“There was a lot of running and falling, a motif of grabbing, choking and breathing. I felt all the dancers in that piece were very powerful,” freshman dance major Nathan Eck said during intermission.
“The meaning of it could be interpreted uniquely by everyone in the audience… There were a couple moments where the dancer in the middle felt dominance over the rest of them, and the rest of them felt lost. So I feel like there’s a motif surrounding the idea of being unable to keep up or unable to hold that position of power.”
The audience resettled into their seats after a short intermission. The flashing theatre lights silenced their chattering and they were greeted with Act II’s shining gem: “Call Your Bluff,” by choreographer Kerry Ring.
The dance kicks off with the performers in brightly colored street clothes. The projector displays videos of the dancers smearing paint on their bodies.
But this colorful sequence soon fades away. The dancers flee offstage and reemerge in frighteningly gloomy Puritan garb: long skirts and pure white dress shirts.
Their dancing is tighter, sharper and more dramatic. Throughout the number, the dancers shake, seize and are left breathless from the crushing weight of this section’s darkness. Ultimately, they strip off their Handmaid’s Tale outfits, freeing themselves from the burden. Now, in only their dance undergarments, they find freedom, once again embracing Gore’s feminist anthem.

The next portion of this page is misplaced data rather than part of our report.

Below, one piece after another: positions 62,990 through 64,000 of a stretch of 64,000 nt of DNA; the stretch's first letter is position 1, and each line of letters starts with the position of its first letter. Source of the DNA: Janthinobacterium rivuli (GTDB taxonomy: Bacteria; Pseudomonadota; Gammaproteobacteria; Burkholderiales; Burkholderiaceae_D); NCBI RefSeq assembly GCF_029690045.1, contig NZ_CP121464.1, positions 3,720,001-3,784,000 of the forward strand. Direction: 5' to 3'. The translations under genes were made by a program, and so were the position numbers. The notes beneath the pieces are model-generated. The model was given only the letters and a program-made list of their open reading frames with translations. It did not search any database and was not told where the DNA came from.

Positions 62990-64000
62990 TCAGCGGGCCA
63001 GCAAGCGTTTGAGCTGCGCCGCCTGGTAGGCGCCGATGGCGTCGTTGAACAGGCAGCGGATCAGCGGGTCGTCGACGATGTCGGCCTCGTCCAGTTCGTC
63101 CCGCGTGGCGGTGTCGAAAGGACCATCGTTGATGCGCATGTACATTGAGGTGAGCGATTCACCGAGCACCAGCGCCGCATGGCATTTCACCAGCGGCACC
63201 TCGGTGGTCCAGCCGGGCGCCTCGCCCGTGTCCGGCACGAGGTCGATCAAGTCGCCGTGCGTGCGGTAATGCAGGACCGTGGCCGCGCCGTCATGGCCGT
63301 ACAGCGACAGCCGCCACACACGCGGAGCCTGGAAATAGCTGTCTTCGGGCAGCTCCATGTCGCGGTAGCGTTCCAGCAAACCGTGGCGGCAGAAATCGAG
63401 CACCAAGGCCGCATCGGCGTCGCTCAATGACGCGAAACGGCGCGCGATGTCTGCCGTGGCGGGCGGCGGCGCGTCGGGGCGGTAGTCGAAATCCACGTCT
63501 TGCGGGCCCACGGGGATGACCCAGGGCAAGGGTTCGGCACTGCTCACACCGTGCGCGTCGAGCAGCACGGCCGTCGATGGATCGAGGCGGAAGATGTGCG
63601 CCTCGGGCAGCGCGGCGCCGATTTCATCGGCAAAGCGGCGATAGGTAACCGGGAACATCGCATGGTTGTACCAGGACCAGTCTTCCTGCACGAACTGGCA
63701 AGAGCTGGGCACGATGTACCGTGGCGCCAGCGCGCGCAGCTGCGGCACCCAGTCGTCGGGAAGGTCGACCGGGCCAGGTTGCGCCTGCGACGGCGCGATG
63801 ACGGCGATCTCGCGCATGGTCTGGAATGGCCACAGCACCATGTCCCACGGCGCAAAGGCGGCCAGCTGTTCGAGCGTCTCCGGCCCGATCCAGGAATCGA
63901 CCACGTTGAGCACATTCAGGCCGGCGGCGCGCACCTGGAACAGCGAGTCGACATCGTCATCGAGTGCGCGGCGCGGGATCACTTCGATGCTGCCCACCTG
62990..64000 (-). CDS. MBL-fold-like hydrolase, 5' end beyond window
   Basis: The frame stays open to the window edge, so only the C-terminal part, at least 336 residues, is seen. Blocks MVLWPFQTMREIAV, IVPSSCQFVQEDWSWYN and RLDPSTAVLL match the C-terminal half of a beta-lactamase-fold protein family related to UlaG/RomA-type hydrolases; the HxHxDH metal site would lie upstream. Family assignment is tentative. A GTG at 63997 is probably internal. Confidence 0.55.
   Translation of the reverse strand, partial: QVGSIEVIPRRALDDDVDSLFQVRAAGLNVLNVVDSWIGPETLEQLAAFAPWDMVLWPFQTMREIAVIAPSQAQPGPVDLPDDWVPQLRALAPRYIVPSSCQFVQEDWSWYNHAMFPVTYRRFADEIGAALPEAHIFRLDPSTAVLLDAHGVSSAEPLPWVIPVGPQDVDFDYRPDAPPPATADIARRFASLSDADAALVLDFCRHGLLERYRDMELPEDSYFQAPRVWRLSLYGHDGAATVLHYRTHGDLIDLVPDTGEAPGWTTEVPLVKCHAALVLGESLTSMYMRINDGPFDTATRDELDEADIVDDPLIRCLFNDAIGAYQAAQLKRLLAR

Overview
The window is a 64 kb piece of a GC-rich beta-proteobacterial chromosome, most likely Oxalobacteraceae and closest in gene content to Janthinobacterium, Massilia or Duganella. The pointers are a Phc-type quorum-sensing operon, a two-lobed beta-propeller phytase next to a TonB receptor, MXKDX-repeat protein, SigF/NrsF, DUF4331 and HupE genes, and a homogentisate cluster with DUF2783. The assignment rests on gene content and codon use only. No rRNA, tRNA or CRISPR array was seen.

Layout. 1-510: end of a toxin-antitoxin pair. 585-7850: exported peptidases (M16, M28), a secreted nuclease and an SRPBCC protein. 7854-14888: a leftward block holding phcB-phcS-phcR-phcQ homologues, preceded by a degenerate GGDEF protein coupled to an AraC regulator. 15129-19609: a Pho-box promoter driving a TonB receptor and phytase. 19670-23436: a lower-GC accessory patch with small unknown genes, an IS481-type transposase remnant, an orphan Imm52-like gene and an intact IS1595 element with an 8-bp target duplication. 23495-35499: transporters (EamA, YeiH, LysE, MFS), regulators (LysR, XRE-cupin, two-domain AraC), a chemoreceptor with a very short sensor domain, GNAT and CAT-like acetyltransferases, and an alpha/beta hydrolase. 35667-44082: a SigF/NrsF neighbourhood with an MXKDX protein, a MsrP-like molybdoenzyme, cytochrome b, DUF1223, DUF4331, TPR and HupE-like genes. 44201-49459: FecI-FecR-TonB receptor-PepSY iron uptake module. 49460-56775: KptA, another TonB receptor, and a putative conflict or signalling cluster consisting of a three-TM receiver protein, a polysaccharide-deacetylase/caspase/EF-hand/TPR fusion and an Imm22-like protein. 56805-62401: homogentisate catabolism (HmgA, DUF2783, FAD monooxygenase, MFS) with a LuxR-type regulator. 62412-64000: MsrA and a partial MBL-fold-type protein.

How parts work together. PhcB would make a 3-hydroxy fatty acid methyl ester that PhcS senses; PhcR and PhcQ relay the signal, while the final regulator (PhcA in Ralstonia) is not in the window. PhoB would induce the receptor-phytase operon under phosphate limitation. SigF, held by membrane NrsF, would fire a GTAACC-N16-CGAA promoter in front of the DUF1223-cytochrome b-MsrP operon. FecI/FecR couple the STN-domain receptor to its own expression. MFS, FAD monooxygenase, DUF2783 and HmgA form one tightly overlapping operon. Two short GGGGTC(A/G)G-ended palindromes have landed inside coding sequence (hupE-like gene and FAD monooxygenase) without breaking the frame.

“Rights are being potentially taken away from women,” choreographer Kerry Ring said. “And so I really needed to make a piece that was about women having rights, which was symbolized by paint in color, and then having that stripped away.“It’s really just my hope for my students, for my daughters, for myself to really step into the idea of voting, having their voices heard and stepping into the work of that,” Ring continued. “I was really hoping that the idea of disrobing in front of an audience to say that these rules are not to be put on me, but to be empowering those decisions.”
This message resonated strongly with the audience, who left the theatre discussing Roe v. Wade and uprisings in Tehran. The show’s overarching theme — women’s struggles and their paths to finding a voice — sparked a greater discussion.
“‘Call Your Bluff’ is just amazing to watch. I’m not in it, and I choke up every time watching it,” junior dance major Sophia Fino said.
The performance concludes in a show-stopping finale number complete with shadowy figures and jaw-droppingly sequined blue dresses. The Zodiaque dancers dominate the stage, unifying the entire company in one cohesive number.
Before the curtain even began to close, the audience roared with applause. To the dancers, this finale’s significance — and that of the entire production — ran deeper than just the audience’s gratification.
“Zodiaque is just like a huge family. It’s just an experience. We worked super super hard for the show and I’m so excited to put it on for everybody,” senior dance major Rachel Emerling said. “[It] was such a fun experience because I just felt so empowered. The whole dance is just something to experience that I’ve never experienced before.”
The arts desk can be reached at email@example.com
Alex Novak is an assistant arts editor at The Spectrum.